The weekend assignment is a weekly (well, that’s the plan) prod to get out there on the weekend and put into practice what you’ve been reading about. The idea is simple: reading about technique is pointless without practice. My hope is that the weekend assignment will not only help you improve your photography but also give you some creative ideas to focus on each weekend to help you make fresh images.
This week we’ve covered indoor portrait lighting, learning how to simplify your compositions, and making abstract photographs.
If you shoot indoors, get someone to pose for you and try the window lighting technique described in indoor portrait lighting. Or try your hand at making an abstract photograph. The ideas in each of those articles are easy to put into practice regardless of what you may be shooting this weekend. Try to keep them in mind while you shoot.
Have a great weekend!
Update: Over the course of the weekend and next week, post your results for this assignment here. Share a little about what you tried and how you think it turned out. Thanks for the suggestion, Dave!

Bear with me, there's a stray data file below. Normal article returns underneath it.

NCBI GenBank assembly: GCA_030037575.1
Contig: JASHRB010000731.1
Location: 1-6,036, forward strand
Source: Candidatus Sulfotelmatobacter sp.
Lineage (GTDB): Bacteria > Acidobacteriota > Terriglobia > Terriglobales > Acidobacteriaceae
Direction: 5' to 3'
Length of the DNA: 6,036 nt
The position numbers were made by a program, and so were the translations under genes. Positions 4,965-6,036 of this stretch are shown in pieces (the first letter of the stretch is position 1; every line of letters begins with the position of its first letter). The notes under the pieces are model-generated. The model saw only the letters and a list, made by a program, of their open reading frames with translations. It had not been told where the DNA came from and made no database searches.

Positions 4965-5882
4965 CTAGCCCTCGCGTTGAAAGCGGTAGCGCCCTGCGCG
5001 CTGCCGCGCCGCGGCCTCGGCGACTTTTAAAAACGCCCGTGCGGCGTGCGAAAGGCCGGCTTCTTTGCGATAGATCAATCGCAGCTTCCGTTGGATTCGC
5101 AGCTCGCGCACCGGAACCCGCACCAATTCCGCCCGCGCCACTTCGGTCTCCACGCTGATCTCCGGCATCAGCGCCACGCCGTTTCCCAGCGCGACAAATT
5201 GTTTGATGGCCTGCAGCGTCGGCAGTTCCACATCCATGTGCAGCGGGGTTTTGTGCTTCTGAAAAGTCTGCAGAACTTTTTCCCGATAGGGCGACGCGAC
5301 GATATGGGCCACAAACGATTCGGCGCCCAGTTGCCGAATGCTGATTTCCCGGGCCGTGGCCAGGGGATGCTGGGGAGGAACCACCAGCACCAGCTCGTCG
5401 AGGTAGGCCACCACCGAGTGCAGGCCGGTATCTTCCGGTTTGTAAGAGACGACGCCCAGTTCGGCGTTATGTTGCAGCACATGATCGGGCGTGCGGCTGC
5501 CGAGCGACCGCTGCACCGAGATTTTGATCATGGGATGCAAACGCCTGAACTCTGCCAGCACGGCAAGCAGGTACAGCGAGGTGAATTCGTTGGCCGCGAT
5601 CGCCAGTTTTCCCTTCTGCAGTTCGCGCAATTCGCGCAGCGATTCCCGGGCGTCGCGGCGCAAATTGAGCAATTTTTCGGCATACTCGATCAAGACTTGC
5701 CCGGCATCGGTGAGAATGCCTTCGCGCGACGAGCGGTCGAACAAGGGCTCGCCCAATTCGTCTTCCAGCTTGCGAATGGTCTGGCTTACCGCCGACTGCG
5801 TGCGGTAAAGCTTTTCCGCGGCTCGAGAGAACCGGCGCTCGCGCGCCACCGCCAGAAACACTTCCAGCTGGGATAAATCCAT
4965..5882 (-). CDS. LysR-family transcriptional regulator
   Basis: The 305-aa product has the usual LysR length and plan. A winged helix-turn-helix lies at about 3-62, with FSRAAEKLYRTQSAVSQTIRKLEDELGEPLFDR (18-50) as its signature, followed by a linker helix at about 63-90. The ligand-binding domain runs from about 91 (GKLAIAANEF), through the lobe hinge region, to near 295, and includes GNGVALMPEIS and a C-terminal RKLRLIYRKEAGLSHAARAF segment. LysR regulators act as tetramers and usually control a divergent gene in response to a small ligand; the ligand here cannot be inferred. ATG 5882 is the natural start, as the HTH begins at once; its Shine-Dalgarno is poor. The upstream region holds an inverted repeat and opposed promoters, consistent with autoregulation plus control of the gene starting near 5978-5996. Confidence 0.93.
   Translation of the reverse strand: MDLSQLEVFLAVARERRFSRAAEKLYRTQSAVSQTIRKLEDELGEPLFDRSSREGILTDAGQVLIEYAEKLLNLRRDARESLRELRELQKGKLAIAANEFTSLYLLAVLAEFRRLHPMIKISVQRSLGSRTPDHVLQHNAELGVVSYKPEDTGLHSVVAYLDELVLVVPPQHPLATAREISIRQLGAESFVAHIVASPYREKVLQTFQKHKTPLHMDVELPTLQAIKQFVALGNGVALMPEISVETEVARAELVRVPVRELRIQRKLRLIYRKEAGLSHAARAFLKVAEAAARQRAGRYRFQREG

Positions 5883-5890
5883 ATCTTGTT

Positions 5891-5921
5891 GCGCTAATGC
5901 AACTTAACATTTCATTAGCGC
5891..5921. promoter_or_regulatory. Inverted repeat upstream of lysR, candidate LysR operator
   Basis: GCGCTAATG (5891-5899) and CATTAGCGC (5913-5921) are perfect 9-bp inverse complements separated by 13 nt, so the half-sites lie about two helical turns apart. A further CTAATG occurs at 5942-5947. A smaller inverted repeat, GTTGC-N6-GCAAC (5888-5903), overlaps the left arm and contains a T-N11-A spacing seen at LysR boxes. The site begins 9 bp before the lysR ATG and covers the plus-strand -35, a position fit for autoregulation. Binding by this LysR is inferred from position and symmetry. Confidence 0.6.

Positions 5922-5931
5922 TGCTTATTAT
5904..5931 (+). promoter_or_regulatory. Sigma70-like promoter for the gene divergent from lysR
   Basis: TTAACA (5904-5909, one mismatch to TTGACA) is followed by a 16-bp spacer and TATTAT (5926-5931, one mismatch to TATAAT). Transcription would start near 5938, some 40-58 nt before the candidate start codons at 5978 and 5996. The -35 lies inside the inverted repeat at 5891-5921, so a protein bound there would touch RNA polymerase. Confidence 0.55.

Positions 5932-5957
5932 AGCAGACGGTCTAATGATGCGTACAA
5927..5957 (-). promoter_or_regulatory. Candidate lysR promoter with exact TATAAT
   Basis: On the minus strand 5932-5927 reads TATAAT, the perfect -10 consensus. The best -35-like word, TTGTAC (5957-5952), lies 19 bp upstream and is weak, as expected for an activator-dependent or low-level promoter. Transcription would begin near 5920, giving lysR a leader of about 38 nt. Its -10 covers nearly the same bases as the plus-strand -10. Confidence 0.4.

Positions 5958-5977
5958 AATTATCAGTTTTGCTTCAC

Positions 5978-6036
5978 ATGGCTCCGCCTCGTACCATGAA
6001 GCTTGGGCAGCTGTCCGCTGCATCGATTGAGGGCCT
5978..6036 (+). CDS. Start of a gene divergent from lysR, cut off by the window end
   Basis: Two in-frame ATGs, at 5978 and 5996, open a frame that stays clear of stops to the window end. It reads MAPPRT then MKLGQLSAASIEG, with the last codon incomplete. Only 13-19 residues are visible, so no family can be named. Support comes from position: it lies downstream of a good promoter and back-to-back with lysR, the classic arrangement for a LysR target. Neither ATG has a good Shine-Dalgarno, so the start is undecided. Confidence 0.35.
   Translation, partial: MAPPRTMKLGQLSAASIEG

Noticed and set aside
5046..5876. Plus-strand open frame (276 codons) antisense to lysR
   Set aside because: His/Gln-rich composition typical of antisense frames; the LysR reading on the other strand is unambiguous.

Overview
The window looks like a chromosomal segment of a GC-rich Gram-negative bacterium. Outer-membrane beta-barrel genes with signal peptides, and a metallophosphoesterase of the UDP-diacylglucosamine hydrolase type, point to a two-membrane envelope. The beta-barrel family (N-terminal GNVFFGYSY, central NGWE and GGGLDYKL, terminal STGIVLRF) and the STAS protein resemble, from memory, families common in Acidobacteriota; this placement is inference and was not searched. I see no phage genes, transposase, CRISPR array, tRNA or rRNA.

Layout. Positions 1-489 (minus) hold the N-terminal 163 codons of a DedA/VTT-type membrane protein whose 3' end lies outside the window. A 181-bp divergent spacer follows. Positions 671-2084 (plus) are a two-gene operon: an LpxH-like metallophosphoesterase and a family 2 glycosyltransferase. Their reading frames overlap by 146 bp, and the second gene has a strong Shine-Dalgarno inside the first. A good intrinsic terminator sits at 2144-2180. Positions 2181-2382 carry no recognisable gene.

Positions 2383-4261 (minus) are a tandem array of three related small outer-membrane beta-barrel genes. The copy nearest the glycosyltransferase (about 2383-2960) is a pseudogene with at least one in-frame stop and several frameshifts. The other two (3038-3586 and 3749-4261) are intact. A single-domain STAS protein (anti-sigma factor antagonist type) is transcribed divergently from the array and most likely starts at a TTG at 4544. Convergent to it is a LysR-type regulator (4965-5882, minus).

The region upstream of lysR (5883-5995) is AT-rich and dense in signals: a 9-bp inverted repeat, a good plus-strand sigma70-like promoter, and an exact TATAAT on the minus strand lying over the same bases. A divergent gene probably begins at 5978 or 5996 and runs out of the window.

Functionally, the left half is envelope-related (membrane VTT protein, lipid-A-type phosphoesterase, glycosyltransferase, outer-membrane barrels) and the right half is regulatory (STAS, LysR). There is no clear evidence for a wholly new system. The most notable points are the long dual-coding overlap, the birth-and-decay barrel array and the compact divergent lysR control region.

Golden Wheat 1, originally uploaded by North Idaho Dad.
Photos posted in this category are selected from the contributions of members of the Photodoto discussion group at Flickr.com.
Get your photos into the Grand Opening Photo Contest before Friday at 9PM. If you’ve already entered, remember to tag your photos with the tag PhotodotoContest1 (this was a rule change that happened yesterday). No entries after 9PM will be considered so act now and good luck! Winners will be announced on Monday.
Lighting is obviously an essential element of photography. Making photos, after all, is about catching those stray photons that bounce off of the world in a creative way. Reader Cory asks, “How do you get good portrait lighting indoors?” Getting good lighting can be tough in any situation but indoor lighting can be especially tricky. Normal indoor light levels are fine for eyeballs but are usually pretty low for a camera. So what’s an indoor shutterbug to do?
Do you have any idea how much custom matting costs? The Small Object has a good tutorial for making your own and saving a few bucks. They even make it look easy. [via Make]
Macworld of all places has a tutorial on scanning and restoring all of those old photos from your pre-digital days. Works on Windows and Linux, too.
Along those lines, Operation Photo Rescue is looking for volunteers and donations to help them restore photographs for victims of hurricane Katrina.
Finally, Citizen Image is a recent entry into the stock photography business with a unique angle. They’re banking on the ubiquity of digital cameras and welcome photographers of all skill levels, from amateurs to pros, to join their “citizen army” of photographers.